In the “Star Wars” universe, the Galactic Empire’s military ground force are stormtroopers. They’re the guys who are usually dressed in white armor.

Klingons are a warrior race often featured in the “Star Trek” franchise of shows. Back in the first “Star Trek” movie, the actor James Doohan (who played “Scottie”) put together some Klingon dialogue that was used in the film. For subsequent movies, the American linguist Marc Okrand was commissioned to develop a working Klingon language, which he duly did, using the original words from Doohan as its basis.

48. Grandson of Eve ENOS
Enos was the son of Seth, and therefore the grandson of Adam and Eve. According to the Book of Jubilees, Adam’s grandson Enos married his sister Noam.

52. Sans serif font ARIAL
Serifs are details on the ends of characters in some typefaces. Typefaces without serifs are known as sans-serif, using the French word “sans” meaning “without” and “serif” from the Dutch “schreef” meaning “line”. Some people say that serif fonts are easier to read on paper, whereas sans-serif fonts work better on a computer screen. I’m not so sure though …

54. Hawaiian tuna AHI
Yellowfin tuna is usually marketed as “ahi”, its Hawaiian name. Yellowfin tuna is one big fish, often weighing over 300 pounds.

60. Tiny pasta used in soup ORZO
Orzo is pasta that has been formed into granular shapes, much like barley. And indeed, “orzo” is the Italian word for “barley”.

61. Washington’s __ Sound PUGET
George Vancouver was a British explorer, and an officer in the Royal Navy. As well as exploring the coast of Australia, he is best known for his travels along the northwest coast of North America. The city of Vancouver was named in his honor. Travelling with him on his American voyage was a lieutenant Peter Puget, and in his honor, Vancouver named the waters south of the Tacoma Narrows “Puget’s Sound”. Nowadays, the name Puget Sound describes an area much greater than Vancouver had envisioned.

64. Enjoy a novel READ
Our word “novel”, used for a lengthy work of fiction, comes from the Latin “novella” meaning “new things”.

Down
4. Nintendo’s Super __ NES
The abbreviation Super NES (or SNES) stands for Super Nintendo Entertainment System. Our kids probably have one somewhere …

5. Homecoming attendees ALUMNI
An “alumnus” (plural … alumni) is a graduate or former student of a school or college. The female form is “alumna” (plural … alumnae). The term comes into English from Latin, in which alumnus means foster-son or pupil. “Alum” is an informal term used for either an alumna or an alumnus.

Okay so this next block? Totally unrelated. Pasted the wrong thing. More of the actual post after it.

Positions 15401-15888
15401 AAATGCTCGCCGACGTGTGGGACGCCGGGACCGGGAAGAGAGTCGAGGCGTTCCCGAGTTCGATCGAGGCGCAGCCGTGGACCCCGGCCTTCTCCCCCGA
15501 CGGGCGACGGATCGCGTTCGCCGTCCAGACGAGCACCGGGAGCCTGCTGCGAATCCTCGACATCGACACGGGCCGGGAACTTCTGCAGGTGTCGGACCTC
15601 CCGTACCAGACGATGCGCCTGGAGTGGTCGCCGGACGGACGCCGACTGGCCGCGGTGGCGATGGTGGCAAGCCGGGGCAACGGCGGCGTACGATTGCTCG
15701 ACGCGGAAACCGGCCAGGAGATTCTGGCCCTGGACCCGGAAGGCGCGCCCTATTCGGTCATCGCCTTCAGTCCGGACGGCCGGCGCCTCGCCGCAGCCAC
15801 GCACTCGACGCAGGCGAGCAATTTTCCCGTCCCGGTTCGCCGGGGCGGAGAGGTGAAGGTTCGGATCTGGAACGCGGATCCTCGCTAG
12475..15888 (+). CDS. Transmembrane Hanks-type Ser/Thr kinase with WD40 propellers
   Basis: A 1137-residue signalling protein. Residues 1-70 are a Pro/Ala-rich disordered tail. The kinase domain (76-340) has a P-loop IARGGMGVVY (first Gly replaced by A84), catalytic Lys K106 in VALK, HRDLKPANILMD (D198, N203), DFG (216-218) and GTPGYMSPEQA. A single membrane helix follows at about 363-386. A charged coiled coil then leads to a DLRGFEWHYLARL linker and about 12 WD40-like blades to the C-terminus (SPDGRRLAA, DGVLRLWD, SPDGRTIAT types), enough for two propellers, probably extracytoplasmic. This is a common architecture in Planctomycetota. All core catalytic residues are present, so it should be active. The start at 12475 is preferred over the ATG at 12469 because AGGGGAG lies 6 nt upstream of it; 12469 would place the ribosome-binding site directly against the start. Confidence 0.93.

8. Music producer Brian ENO
Brian Eno is a musician, composer and record producer from England who first achieved fame as the synthesiser player with Roxy Music. As a producer, Eno has worked with David Bowie, Devo and U2.

11. Israeli airline EL AL
El Al Israel Airlines is the flag carrier of Israel. The term “el al” translates from Hebrew as “to the skies”.

12. Missile in a pub game DART
Darts is a wonderful game often played in English and Irish pubs, even over here in America. The scoring in a traditional game of darts is difficult to describe in a sentence or two, but the game of darts called “Round the Clock” is simply hitting the numbers 1 through 20 in sequence.

17. Singer James ETTA
Etta James was best known for her beautiful rendition of the song “At Last”. Sadly, as she disclosed in her autobiography, James lived a life that was ravaged by drug addiction leading to numerous legal and health problems. Ms. James passed away in January 2012 having suffered from leukemia.

18. “My Fair Lady” director George CUKOR
The film director George Cukor was at the helm in the making of several memorable films, including “Little Women” (1933), “The Philadelphia Story” (1940), “Gaslight” (1944), “Adam’s Rib” (1949), “A Star is Born” (1954) and “My Fair Lady” (1964).

George Bernard Shaw’s “Pygmalion” was adapted by Lerner and Loewe into the Broadway musical “My Fair Lady”. The musical spun off the wonderful 1964 film of the same name starring Audrey Hepburn and Rex Harrison.

22. The “Star Wars” planet Tatooine orbits two of them SUNS
Tatooine is the desert planet that features in almost every “Star Wars” movie. It is the home planet of Anakin and Luke Skywalker, and is also where Obi-Wan Kenobi first met Han Solo.

25. Greek column style IONIC
The Ionic was one of the three classical orders of architecture, the others being the Doric and the Corinthian. An Ionic column is relatively ornate. It usually has grooves running up and down its length and at the top there is a “scroll” design called a “volute”. The scroll motif makes Ionic columns popular for the design of academic buildings. The term “Ionic” means “pertaining to Ionia”, with Ionia being an ancient territory that is located in modern-day Turkey.